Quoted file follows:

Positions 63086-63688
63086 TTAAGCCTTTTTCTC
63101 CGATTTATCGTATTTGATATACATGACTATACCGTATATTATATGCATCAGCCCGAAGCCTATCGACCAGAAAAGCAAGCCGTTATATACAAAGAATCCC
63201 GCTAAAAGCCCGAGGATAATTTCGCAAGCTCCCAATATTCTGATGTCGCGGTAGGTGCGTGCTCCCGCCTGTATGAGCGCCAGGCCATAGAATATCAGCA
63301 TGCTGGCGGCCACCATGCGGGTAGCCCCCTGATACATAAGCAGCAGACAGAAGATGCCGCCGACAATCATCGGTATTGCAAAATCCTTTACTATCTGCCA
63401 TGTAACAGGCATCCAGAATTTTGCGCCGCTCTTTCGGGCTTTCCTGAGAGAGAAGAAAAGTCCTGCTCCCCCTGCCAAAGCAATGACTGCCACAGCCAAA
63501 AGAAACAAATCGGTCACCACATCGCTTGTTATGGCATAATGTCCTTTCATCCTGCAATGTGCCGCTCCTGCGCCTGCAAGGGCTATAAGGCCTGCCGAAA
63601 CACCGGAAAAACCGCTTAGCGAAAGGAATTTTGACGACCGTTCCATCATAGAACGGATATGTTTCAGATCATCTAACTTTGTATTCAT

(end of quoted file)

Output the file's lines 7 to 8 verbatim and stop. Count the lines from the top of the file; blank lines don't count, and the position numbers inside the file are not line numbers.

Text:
63501 AGAAACAAATCGGTCACCACATCGCTTGTTATGGCATAATGTCCTTTCATCCTGCAATGTGCCGCTCCTGCGCCTGCAAGGGCTATAAGGCCTGCCGAAA
63601 CACCGGAAAAACCGCTTAGCGAAAGGAATTTTGACGACCGTTCCATCATAGAACGGATATGTTTCAGATCATCTAACTTTGTATTCAT